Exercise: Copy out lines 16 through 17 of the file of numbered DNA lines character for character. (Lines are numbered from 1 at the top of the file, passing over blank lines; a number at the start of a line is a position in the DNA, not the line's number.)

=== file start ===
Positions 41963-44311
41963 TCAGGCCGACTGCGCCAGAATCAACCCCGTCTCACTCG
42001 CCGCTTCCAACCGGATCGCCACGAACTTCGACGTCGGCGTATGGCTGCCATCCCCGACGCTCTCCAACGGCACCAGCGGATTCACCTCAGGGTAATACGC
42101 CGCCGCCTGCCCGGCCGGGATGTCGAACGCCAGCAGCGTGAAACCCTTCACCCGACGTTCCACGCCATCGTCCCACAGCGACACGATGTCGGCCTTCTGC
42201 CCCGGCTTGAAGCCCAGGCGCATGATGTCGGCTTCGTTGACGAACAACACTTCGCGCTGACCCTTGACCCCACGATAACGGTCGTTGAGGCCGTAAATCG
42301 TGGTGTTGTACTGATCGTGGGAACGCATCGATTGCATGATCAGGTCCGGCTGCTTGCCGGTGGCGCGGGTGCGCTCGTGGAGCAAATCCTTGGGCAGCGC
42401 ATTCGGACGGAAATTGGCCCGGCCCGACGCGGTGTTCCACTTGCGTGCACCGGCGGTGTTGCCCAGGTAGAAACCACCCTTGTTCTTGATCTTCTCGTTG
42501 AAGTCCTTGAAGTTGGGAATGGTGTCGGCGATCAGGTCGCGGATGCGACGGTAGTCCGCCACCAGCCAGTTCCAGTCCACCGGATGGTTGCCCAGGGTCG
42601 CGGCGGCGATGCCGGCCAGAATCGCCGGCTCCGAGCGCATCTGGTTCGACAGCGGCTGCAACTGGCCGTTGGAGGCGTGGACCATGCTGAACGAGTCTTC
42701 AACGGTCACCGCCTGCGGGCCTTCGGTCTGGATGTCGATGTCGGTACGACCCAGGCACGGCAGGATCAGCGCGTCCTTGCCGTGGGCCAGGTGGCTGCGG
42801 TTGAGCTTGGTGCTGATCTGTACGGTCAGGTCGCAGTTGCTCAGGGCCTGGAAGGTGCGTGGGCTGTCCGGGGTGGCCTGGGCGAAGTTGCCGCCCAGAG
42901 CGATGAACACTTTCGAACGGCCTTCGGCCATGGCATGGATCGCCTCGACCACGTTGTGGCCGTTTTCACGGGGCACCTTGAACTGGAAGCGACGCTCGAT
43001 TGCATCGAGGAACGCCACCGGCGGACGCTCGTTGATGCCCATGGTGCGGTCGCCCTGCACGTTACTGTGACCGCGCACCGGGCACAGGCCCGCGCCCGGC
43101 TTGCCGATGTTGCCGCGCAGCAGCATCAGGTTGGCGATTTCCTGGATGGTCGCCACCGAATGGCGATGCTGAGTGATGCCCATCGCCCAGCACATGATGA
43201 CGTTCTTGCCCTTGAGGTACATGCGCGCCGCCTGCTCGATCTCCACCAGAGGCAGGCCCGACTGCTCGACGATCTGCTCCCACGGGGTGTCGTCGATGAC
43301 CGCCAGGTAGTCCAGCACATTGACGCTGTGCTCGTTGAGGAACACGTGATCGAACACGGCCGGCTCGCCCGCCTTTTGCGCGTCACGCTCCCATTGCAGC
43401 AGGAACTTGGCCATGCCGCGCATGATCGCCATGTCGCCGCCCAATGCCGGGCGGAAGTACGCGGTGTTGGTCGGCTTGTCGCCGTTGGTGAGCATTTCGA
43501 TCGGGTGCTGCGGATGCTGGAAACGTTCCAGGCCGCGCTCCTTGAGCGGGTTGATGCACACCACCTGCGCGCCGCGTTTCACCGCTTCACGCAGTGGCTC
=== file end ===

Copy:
43301 CGCCAGGTAGTCCAGCACATTGACGCTGTGCTCGTTGAGGAACACGTGATCGAACACGGCCGGCTCGCCCGCCTTTTGCGCGTCACGCTCCCATTGCAGC
43401 AGGAACTTGGCCATGCCGCGCATGATCGCCATGTCGCCGCCCAATGCCGGGCGGAAGTACGCGGTGTTGGTCGGCTTGTCGCCGTTGGTGAGCATTTCGA